America’s pediatricians want to deliver a knockout blow to youth boxing Show Notes

Thursday, May 17, 2012 Host(s): Dr. Bill Maier
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There’s a new sports warning from America’s pediatricians—they say that kids who compete in youth boxing should hang up their gloves. 

According to a story at Health.com, the American Academy of Pediatrics is recommending that doctors "vigorously oppose boxing for any child or adolescent.”  Instead, the pediatricians say parents should steer kids toward other sports.

The pediatricians base their recommendation, in part, on the number of boxing injuries recorded by U.S. and Canadian health officials.

As you might expect, the main concern is serious head injuries. Young boxers have been known to suffer concussions, just like the pros, but the data on head injuries is scarce.

Even more alarming to the pediatricians is that young boxers could develop a condition known as chronic traumatic encephalopathy.  It’s caused by repeated blows to the head and can lead to dementia-like symptoms later in life.  Just think Muhammad Ali.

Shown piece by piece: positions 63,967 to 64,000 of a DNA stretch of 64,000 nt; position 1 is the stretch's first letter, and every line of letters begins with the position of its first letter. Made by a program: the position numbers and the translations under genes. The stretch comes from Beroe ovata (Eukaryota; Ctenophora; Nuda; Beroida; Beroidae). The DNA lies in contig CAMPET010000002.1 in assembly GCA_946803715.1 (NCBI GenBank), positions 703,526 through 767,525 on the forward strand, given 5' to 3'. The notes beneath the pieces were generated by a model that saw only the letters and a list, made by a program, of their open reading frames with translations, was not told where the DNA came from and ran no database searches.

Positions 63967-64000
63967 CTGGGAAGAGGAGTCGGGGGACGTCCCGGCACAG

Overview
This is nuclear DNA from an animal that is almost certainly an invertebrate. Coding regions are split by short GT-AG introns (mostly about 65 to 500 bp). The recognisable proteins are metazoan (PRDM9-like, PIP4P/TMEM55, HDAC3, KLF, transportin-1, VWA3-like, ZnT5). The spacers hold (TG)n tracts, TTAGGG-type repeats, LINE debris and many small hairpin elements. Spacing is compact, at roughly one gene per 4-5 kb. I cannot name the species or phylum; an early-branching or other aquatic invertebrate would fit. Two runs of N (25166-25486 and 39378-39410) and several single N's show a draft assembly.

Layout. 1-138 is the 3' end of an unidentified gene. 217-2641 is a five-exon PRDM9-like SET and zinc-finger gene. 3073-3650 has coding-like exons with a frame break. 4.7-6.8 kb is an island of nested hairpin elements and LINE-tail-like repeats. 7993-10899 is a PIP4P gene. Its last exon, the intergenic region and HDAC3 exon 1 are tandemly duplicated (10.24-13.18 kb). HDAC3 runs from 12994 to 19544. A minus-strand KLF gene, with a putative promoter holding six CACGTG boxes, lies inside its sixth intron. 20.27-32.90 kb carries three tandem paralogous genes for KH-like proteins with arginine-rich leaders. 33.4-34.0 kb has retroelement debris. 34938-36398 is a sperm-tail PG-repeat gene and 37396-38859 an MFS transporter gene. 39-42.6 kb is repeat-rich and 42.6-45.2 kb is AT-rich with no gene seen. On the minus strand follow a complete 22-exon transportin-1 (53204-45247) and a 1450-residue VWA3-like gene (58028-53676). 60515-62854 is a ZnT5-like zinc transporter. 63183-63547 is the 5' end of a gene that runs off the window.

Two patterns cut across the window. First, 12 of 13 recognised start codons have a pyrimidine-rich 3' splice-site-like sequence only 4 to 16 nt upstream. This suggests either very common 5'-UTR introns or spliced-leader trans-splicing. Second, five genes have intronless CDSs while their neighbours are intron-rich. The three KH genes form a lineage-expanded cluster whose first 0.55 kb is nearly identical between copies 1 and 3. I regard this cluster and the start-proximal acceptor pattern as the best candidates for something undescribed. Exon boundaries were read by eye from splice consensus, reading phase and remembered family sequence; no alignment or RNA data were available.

Those involved in youth boxing say the risks may be overstated, thanks to protective headgear that covers most of the face and padded boxing gloves that absorb punches,

They also stress the benefits young people derive from boxing – benefits like confidence, motivation, physical fitness, and self-discipline.  They say those positives outweigh the risks.

To learn more about this controversy—and to get the pediatrician’s recommendations, go to Health.com and enter “boxing” in the search engine.

I’m Bill Maier for family-friendly, commercial free, WBCL.

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